Homeostasis | Bhomf


In 1865 Claude Bernard described "constancy of the internal milieu as the essential condition to a free life." American physiologist Walter Cannon in 1932 coined the word homeostasis from two Greek words meaning to remain the same. Homeostasis is the most typical property of highly complex biological systems, which maintain structure and functions by means of a multiplicity of dynamic equilibriums rigorously controlled by interdependent regulation mechanisms. Such a system reacts to every change in the environment, or to every random disturbance, through a series of modifications of equal size and opposite direction to those that created the disturbance. The goal of these modifications is to maintain the optimal conditions for cellular function. Homeostasis brings system components into balance by Cybernetic feedback control. It maintains balance by information flow between cellular system, ground regulation system (matrix) and higher level systems (central and autonomic nervous systems) and their subsidiaries immune and endocrine systems. Bioregulatory therapy is based on removing obstacles of homeostatic function and maintaining informational flow between systems. Information flows by means of nervous impulses, cytokine activity and other biological molecules which activate cellular receptors.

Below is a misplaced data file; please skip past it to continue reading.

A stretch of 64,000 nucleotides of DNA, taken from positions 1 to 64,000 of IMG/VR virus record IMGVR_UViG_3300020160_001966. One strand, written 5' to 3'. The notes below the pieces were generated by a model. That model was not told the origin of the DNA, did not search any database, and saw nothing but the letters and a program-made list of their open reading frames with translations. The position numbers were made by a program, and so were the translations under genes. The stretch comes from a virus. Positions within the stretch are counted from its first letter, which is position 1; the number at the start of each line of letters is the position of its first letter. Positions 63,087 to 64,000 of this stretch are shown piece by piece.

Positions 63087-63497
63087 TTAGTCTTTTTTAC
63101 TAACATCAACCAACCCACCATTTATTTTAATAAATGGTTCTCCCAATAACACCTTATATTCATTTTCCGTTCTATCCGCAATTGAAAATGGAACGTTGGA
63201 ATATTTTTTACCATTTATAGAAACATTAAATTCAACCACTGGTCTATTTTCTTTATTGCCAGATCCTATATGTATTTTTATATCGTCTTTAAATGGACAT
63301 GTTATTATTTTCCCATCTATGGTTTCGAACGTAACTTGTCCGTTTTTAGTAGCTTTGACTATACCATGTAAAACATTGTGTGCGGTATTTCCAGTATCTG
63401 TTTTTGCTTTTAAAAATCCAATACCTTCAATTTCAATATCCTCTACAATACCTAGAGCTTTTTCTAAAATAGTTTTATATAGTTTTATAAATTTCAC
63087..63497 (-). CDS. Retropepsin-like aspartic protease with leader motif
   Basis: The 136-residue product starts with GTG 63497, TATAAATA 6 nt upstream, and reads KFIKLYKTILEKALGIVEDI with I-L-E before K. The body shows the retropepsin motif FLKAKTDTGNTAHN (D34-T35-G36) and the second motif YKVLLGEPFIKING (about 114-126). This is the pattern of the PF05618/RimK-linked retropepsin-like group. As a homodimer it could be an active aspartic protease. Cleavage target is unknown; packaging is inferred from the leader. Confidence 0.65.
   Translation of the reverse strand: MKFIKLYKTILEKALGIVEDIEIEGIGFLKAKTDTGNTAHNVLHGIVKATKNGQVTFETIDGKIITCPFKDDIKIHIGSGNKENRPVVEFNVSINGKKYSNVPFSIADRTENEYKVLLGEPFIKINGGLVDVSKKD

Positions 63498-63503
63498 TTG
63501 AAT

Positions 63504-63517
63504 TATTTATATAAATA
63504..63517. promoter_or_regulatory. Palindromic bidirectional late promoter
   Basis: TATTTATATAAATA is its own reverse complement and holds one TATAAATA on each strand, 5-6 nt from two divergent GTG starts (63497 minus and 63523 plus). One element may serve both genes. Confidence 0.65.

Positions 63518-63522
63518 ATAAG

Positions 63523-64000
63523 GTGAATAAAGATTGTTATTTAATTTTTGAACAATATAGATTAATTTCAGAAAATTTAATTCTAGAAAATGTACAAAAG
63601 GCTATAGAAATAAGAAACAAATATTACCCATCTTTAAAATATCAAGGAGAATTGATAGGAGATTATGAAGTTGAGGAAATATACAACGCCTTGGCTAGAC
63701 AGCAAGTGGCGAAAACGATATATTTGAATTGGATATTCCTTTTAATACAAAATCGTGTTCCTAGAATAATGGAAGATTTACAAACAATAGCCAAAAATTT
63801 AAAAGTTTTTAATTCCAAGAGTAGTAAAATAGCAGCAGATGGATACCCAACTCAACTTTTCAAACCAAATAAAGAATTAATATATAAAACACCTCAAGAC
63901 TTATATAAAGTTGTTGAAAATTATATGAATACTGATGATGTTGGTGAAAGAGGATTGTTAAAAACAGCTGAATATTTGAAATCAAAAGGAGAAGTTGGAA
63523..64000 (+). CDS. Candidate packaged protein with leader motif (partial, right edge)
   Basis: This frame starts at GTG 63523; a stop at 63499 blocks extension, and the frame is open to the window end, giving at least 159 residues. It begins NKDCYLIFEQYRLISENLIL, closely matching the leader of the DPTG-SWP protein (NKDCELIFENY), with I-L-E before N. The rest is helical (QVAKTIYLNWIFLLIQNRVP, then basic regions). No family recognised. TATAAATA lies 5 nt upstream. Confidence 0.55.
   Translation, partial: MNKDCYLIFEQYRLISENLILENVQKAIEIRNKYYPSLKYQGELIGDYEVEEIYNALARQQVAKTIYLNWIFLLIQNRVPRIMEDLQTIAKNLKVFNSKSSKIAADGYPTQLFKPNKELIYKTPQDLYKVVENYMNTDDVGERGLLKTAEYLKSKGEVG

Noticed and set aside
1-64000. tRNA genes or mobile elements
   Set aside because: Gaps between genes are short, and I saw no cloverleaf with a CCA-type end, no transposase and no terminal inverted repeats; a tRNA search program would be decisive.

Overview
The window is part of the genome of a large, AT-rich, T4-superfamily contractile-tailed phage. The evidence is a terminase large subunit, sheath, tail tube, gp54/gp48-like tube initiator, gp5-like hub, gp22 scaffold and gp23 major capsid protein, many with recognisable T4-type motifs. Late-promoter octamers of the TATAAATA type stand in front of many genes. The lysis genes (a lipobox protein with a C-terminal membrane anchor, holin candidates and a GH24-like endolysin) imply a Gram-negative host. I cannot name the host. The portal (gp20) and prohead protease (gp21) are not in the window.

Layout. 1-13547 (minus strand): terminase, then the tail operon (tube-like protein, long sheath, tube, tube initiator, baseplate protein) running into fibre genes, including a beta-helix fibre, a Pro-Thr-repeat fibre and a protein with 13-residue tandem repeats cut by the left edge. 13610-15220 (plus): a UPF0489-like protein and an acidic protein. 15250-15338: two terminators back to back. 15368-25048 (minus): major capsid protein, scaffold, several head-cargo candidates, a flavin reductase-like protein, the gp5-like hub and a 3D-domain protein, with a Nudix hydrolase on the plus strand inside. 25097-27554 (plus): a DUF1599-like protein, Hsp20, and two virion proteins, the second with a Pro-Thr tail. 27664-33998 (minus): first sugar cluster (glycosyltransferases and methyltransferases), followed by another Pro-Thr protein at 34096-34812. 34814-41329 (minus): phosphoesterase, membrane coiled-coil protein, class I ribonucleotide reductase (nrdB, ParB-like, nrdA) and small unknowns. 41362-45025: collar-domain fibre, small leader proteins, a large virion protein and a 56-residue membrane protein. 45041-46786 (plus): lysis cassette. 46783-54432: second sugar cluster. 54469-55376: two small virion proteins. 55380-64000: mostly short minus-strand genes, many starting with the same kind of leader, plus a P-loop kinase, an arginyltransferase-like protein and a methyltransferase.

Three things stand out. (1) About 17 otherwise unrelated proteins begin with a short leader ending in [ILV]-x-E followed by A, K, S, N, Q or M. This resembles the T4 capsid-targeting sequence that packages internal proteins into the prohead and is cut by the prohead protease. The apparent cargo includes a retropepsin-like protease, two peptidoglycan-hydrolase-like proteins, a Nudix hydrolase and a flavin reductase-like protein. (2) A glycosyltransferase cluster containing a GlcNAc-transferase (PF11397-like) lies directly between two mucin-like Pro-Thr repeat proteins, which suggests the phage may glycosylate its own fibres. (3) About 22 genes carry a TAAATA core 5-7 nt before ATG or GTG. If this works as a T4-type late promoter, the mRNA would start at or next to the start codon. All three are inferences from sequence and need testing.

The regulation of mineral and water balance is another homeostatic regulation achieved by kidneys which play an important role in maintaining water content and the correct salt composition. External changes which lead to excessive fluid loss initiate feedback mechanisms, which act to maintain the body’s fluid content and the kidneys act to limit water loss via excretion. Homeostasis maintains relatively stable internal environment even though changes are occurring continuously. The advantage of homeostasis is that the organism can adjust to changes, while external temperature and water availability changes, without its component cells being adversely affected due to compensatory mechanisms involved.

A constant internal environment makes it possible for cells to become more specialised and efficient at a particular task. Thus some cells can become organised into tissues specialised to maintain the ionic composition of the internal environment (ie the kidneys), and others maintain optimum levels of O2 and CO2 (ie the lungs).